Let's hope they don't make clothing optional. :eek:
 

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Schultz said:
frjohnmorris said:
Antonious Nikolas said:
username! said:
People in Pennsylvania that attend Slavic churches are descended from Ukrainians/slovaks and poles. Russians are a newer ethnic group to PA churches usually.
Good to know!  Thanks for the info.  Not being from the area, I suppose I was thinking of St. Tikhon's Monastery and The Deer Hunter.
With the exception of Ukranians, I do not think that the Eastern Catholic Ruthenians would be particularly happy being considered Slovaks or Poles. They usually call themselves Rusyns.

Fr. John W. Morris
A good third of my old Ruthenian Catholic parish considered themselves Slovaks. 
I can name two acrod churches in my area that arw a high percentage slovak americans, in coal country in Pennsylvania. Both near me.
 

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My OCA church is also primarily descended from self-identified Slovaks. There are however some newer arrived Russian and Belarussian families.
 

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Iconodule said:
My OCA church is also primarily descended from self-identified Slovaks. There are however some newer arrived Russian and Belarussian families.
The OCA Church in Pennsylvania is not the totality of Eastern Orthodoxy in the United States. It is not even the totality of the OCA.
There is also a form of American Orthodoxy held by converts and people whose ancestors came here long enough ago that they have lost almost all traces of the ethnic identity of their ancestors. The Slavic form of Orthodoxy that you describe in Pennsylvania is as foreign to me as Orthodoxy is in Eastern Europe. My parish was founded over 100 years ago by people from Lebanon. Through the years the parish has become multi ethnic and our culture American, although our Faith is still Orthodox.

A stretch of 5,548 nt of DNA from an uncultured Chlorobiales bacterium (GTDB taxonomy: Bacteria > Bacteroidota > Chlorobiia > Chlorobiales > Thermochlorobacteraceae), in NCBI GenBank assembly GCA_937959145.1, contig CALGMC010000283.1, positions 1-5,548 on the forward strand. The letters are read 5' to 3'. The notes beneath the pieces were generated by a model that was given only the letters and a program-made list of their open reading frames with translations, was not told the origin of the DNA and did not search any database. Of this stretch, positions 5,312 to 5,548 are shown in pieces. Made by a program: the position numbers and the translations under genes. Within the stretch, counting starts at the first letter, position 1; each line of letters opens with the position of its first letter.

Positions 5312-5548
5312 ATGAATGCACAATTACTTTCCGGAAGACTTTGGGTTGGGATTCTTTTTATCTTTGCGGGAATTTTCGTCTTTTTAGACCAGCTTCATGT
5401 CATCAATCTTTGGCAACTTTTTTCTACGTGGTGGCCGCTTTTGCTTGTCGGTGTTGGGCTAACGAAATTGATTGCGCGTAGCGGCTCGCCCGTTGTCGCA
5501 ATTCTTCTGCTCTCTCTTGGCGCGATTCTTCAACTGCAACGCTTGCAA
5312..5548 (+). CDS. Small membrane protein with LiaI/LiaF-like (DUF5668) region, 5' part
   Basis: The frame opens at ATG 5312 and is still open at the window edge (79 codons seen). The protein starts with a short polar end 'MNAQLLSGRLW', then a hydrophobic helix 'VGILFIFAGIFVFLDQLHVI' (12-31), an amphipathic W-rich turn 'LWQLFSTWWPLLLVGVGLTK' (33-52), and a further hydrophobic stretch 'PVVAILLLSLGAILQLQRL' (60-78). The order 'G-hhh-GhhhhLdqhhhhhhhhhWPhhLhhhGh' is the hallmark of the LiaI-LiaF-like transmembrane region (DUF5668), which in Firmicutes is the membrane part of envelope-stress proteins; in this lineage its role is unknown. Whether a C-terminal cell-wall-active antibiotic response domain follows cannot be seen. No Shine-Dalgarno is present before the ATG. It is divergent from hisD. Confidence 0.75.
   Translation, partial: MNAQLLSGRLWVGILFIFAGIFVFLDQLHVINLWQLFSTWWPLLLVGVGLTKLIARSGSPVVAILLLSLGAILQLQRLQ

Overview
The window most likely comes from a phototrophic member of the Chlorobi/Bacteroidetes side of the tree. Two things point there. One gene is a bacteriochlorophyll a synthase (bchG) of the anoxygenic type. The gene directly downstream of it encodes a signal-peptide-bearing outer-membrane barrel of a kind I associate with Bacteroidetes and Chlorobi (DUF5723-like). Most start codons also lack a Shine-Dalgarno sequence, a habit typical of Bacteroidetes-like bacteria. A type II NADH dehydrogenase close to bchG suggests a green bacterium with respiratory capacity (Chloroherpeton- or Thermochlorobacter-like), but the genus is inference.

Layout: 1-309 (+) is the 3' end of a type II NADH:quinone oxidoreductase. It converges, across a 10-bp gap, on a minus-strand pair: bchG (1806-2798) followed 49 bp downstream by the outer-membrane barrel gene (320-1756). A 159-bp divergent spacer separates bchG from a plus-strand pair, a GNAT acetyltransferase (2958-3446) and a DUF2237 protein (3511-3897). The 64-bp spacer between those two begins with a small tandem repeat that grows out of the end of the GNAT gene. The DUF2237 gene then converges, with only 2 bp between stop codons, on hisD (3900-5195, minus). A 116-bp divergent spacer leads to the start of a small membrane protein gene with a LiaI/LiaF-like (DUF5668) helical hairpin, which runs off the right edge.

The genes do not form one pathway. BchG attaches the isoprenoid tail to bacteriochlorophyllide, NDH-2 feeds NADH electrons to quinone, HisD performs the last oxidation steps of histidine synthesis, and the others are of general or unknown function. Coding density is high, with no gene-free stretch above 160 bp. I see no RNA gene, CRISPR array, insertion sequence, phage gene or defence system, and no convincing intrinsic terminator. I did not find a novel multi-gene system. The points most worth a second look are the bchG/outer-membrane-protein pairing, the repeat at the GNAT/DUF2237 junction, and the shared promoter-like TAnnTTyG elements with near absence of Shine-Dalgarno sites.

Fr. John W. Morris
 

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frjohnmorris said:
Iconodule said:
My OCA church is also primarily descended from self-identified Slovaks. There are however some newer arrived Russian and Belarussian families.
The OCA Church in Pennsylvania is not the totality of Eastern Orthodoxy in the United States. It is not even the totality of the OCA.
There is also a form of American Orthodoxy held by converts and people whose ancestors came here long enough ago that they have lost almost all traces of the ethnic identity of their ancestors. The Slavic form of Orthodoxy that you describe in Pennsylvania is as foreign to me as Orthodoxy is in Eastern Europe. My parish was founded over 100 years ago by people from Lebanon. Through the years the parish has become multi ethnic and our culture American, although our Faith is still Orthodox.

Fr. John W. Morris
I think the point of recent posts by myself, Iconodule, and username is in response to your post:

With the exception of Ukranians, I do not think that the Eastern Catholic Ruthenians would be particularly happy being considered Slovaks or Poles. They usually call themselves Rusyns.
In this most recent post, you just admitted that you know little of Slavic Orthodox in PA (and other parts of the New World).  I humbly suggest you not make sweeping generalizations about how those who descended from the various groups of Slavs from the Halychna self-identify unless you are truly ready to get your feet wet, so to speak. 
 

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Btw, the Finnish Lutheran state church is part of the Porvoo Communion, which was concluded in Porvoo, Finland. Therefore it grants communion to Anglicans.
 

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username! said:
Schultz said: